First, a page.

Bonum Certa Men Certa

Fraser-Moleketi, South African Minister, Slams OOXML and Software Patents

OOXML is a monopoly



In the following good article from Tectonic you find that at least one minister in South Africa speaks about:

  1. The ODF advantage
  2. Reasons to shun OOXML
  3. Reasons to shun software patents


Here is a good excerpt from the article.

In a taped address for the Idlelo 3 conference, Fraser-Moleketi said that “open standards are a critical factor in building interoperable systems that are important to governments … In South African we have a document - the minimum interoperability standards - which includes the use of open document format or ODF.”

Fraser-Moleketi pointed out that ODF was adopted as an ISO standard in 2006. She said that it was “unfortunate that the leading vendor of proprietary office software, which enjoys considerable dominance in the market, chose not to participate and support ODF in its products but rather to develop its own competing document standard, which is now also awaiting judgement in the ISO process.


Despite ISO's very sudden and seemingly-unannounced changes of the rules, Bob Sutor calls for national bodies to reconsider their vote in accordance with some hard facts, not Microsoft's latest bald-faced lies.

As we move into the last 10 days before the final chance for national standards bodies to change their JTC1 ballot on Microsoft’s OOXML specification expires, there are key questions that the bodies and the people who participate in them need to answer. Some are straightforward and some are controversial.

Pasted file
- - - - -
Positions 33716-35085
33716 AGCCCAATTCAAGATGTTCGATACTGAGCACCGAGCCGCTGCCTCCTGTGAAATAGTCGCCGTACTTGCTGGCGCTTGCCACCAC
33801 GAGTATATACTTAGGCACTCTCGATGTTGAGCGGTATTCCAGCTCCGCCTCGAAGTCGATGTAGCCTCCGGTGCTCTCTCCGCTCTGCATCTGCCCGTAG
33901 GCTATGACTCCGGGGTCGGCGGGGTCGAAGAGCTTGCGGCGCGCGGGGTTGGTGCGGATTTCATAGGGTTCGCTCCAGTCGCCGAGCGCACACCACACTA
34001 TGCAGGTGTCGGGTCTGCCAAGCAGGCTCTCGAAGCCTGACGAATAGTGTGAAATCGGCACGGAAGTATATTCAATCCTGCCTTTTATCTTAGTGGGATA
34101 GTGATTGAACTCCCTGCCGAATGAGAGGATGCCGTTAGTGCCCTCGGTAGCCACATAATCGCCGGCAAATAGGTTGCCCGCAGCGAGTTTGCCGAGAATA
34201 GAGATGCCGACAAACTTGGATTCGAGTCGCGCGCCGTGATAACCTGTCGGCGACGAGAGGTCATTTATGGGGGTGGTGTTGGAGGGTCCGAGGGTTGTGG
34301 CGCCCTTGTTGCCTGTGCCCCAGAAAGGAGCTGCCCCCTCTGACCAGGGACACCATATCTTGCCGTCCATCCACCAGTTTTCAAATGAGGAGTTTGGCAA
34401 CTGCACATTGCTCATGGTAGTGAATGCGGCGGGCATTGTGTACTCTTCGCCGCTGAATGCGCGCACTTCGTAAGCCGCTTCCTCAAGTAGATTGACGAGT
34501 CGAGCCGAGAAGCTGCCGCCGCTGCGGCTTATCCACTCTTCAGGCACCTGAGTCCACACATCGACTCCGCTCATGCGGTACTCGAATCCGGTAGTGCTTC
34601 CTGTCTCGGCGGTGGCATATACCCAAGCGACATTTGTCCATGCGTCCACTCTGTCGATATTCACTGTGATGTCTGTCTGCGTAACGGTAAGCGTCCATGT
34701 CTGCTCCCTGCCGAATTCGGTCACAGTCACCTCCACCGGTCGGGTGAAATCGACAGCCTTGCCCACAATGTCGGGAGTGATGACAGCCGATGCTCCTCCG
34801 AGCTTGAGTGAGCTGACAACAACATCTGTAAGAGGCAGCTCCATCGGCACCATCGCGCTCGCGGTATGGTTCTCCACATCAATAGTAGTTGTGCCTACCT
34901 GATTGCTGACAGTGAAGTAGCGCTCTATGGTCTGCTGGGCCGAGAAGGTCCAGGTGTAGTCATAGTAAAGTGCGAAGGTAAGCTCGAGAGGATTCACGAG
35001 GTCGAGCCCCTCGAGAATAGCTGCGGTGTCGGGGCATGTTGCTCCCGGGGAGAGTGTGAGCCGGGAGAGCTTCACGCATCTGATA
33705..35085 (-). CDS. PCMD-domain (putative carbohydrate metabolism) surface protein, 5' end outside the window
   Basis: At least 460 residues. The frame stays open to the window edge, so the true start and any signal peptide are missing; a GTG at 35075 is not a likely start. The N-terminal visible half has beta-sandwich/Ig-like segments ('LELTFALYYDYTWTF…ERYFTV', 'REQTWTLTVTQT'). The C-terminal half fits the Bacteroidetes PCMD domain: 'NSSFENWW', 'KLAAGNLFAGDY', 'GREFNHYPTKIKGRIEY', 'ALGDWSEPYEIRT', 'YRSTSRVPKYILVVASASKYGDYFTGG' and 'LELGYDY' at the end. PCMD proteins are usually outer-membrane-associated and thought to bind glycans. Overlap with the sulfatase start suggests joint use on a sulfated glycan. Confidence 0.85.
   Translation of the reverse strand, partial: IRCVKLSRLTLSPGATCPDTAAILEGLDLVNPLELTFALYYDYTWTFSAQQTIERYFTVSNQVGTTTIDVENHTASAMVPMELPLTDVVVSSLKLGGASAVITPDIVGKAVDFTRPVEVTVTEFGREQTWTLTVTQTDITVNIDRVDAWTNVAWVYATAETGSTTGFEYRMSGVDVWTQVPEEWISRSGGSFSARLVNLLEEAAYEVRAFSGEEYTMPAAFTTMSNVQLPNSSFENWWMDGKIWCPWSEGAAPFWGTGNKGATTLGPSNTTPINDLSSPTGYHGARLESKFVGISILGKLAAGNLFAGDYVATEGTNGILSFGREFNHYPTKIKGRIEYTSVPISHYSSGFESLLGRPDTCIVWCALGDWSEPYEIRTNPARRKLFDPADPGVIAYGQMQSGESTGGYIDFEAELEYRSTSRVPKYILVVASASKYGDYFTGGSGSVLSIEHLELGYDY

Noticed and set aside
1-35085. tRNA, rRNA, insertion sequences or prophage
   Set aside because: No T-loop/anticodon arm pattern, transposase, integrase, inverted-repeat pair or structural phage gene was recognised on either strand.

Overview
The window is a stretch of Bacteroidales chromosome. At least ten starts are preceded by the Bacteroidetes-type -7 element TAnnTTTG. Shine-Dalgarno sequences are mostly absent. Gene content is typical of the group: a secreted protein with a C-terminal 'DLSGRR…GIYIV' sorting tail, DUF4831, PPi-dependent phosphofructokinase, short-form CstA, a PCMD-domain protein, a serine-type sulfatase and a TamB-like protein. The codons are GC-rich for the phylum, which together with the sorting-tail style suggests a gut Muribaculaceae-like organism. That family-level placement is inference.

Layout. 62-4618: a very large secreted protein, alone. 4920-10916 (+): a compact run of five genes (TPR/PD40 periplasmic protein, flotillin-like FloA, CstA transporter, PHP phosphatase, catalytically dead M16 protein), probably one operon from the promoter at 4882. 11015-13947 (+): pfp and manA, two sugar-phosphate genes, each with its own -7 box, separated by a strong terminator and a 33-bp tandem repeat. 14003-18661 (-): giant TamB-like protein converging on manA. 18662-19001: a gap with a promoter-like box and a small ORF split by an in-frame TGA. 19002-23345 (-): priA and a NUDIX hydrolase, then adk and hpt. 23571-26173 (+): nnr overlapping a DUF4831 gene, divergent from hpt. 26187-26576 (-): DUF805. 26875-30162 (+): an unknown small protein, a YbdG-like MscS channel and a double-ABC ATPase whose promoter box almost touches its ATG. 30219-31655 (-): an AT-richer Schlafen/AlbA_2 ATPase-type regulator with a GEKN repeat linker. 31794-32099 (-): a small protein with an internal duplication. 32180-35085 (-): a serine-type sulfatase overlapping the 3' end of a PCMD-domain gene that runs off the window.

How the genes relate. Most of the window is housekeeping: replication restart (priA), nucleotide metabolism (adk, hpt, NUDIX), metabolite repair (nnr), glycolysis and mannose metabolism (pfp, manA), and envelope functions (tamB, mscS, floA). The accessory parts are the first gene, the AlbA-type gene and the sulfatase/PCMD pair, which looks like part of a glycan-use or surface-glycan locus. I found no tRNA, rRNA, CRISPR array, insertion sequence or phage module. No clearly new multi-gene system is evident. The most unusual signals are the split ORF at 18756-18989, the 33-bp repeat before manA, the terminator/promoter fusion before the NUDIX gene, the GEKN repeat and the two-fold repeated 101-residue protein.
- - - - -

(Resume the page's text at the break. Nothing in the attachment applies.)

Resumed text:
Another tiring spin from Microsoft is that pitch about "choice". Standards are supposed to unify, not encourage diversity of de facto standards. They diversify in terms of products (and therefore choice) while facilitating that choice through portability of data. It's the choice of products, not standards.

Aside from the fact that multiple standards which achieve the same thing are a nightmare scenario which beats the purpose of standardisation (multiple implementation and lossy conversions are required), the point to stress here is that OOXML -- technically speaking -- is not suitable to become a standard. Consider the following yet another reminder of this.

But all this debate around multiple standards is somewhat of a distraction from the real issue at hand. In the end what is really being asked to National Bodies (NB) around the world isn’t to choose between ODF and OOXML, or to choose between ODF alone and ODF and OOXML. The question that NBs are asked to answer is whether OOXML deserves to become an ISO standard in its own right.

The reality is that if the OOXML specification wasn’t of such a poor quality it most certainly would have had a much easier ride through the Fast Track process. If all that could be argued against it was that it was too big, the IP license has gaps, and multiple standards aren’t good, this may not even have made headlines, no matter how true it is.

[...]

OOXML must be voted down simply because it is a bad standard.


OOXML on the trash canHow bad is it? Have another look (post from yesterday). OOXML is full of unaddressable defects, making it s good candidate for the wastebasket, not for ISO.

ISO must not feed each and every person who uses an open suite out of the garbage can. If standards bodies are permitted to give a go-ahead to OOXML, that's just what's likely to happen in more places. Vote "No" to OOXML until/unless its quality is raised above that of a spurious rough draft, which includes implicit legal threats against choice.

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